Mason bees – These native bees are also called “orchard bees” because they often travel to fruit orchards for food. They have a black or metallic blue or green colour, and they have a bristly appearance. They are the type of bees that typically accept man-made nesting blocks to keep their eggs.
Mining bees – Also known as “chimney bees,” they are smaller than honey bees and feature a stout, furry body. They are often confused with bumblebees as they also have a black and yellow body. Mining bees are typically friendly, and they don’t sting or bite. They are particularly important for flower and fruit trees’ pollination.
Squash bees – Squash bees have a small, black and yellow body too. They pollinate all flowers, but they are known to be very efficient pollinators for crops of zucchini, butternut squashes, cucumbers, and pumpkins. Male bees sometimes take naps inside the blossoms of plants hoping they will encounter a female bee. Squash bees start appearing in early summer.
Sweat bees – This type of bees occurs worldwide. Sweat bees got their name of “sweat bees” because of the fact that they are attracted to perspiration. If disturbed or attacked, they sting, but their sting is minor. They are well-known for properly pollinating strawberries, blueberries, and a wide range of flowers.
General Tips to Making Your Garden Bee-Friendly
Now you know what types of bees you need to attract to your outdoor space and why. But, you’re likely wondering how to do it. Bees, like all pollinators, are in search of a few things: food, water, and shelter. So, like all pollinators, they’ll come to gardens that provide them with these essential things to survive.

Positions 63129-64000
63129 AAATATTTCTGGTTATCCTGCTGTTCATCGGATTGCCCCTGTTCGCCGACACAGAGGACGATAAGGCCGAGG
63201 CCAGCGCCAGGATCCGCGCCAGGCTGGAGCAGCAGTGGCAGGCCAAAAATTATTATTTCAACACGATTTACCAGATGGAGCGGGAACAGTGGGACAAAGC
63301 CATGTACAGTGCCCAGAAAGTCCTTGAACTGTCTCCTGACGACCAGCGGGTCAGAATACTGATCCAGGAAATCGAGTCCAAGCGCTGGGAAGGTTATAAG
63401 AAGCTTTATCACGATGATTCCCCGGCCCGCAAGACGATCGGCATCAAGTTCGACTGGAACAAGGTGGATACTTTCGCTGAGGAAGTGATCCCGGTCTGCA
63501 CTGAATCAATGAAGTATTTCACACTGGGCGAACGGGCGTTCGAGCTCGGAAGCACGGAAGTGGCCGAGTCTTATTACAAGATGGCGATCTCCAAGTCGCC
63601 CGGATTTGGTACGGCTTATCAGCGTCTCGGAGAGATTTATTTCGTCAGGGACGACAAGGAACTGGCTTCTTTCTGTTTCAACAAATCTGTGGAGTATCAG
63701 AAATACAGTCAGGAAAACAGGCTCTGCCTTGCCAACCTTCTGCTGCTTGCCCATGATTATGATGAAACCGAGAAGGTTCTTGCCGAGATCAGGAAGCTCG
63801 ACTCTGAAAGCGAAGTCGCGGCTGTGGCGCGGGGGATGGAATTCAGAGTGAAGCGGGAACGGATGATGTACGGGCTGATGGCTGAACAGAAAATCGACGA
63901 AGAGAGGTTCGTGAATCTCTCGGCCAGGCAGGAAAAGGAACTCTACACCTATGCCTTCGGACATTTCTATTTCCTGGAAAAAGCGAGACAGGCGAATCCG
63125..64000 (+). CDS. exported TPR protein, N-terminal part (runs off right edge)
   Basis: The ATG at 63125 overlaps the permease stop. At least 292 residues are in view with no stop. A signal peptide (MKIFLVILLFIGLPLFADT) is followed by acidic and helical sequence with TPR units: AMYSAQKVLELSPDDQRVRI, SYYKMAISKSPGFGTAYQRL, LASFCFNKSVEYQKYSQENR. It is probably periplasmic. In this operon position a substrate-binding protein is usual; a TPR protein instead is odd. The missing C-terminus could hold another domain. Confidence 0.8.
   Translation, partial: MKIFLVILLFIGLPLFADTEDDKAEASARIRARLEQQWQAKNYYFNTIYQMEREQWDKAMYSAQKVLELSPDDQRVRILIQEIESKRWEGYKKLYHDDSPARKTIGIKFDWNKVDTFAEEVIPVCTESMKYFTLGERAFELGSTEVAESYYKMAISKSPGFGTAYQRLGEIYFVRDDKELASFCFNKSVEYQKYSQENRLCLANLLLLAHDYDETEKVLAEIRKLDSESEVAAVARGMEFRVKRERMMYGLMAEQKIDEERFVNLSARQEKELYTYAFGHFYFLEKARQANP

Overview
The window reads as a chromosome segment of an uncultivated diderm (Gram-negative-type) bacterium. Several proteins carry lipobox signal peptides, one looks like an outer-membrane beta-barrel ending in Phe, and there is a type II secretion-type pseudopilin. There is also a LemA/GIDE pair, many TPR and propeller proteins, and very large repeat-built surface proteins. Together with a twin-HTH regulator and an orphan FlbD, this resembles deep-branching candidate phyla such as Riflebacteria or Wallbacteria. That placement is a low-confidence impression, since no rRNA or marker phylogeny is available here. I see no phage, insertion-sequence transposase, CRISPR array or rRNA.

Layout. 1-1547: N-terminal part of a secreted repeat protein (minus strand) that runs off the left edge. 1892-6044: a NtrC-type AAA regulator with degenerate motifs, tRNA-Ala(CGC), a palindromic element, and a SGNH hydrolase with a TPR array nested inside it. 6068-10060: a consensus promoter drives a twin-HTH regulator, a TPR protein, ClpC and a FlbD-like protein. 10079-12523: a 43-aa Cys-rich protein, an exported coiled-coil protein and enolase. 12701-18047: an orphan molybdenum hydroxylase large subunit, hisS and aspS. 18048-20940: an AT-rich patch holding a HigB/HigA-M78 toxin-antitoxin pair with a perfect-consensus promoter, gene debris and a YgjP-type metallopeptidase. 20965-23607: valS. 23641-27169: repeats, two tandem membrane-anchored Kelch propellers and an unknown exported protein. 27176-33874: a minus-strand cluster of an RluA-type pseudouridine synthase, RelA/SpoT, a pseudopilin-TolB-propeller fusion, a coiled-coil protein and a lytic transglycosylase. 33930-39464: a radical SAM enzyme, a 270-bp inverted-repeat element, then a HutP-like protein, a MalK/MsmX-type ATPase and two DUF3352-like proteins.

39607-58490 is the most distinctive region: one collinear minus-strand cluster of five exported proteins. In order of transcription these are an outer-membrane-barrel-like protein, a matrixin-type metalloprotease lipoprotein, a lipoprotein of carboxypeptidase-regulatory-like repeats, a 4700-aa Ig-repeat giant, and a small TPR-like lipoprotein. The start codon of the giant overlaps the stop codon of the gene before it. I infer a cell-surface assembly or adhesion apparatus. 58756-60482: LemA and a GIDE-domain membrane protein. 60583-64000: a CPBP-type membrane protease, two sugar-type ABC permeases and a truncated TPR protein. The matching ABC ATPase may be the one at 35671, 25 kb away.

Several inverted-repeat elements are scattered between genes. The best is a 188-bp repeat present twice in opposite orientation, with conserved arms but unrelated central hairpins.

To make your garden more inviting for these native pollinators:
Choose to plant native plants
We get that growing exotic plants in your garden will make your outdoor area look cool. Yet, bees might not appreciate your skills in growing plants that aren’t local. Experts have found that native plants are four times more attractive to native bees than exotic ones.
Native plants are simply well-adapted to the growing conditions in your area, which means they will be thriving, offering bees the “food” sources they need to survive. It’s best to check what native plants from your area are more attractive to bees and plant them in your garden.
Provide “food” sources from early spring to late fall
In terms of “food,” bees are looking for two things: pollen and nectar. While the nectar is loaded with sugars, providing bees with energy, pollen provides them with enough proteins and fats.
Now, food is an essential need for bees, just like it is for any other insect, and they need it all the time. Different types of native bees are active at different times of the year. That is why it is essential to create diverse plantings that include a variety of plants that bloom from early spring through late fall. In other words, choose various plants that can provide these pollinators with pollen and nectar at different times of the spring-fall period.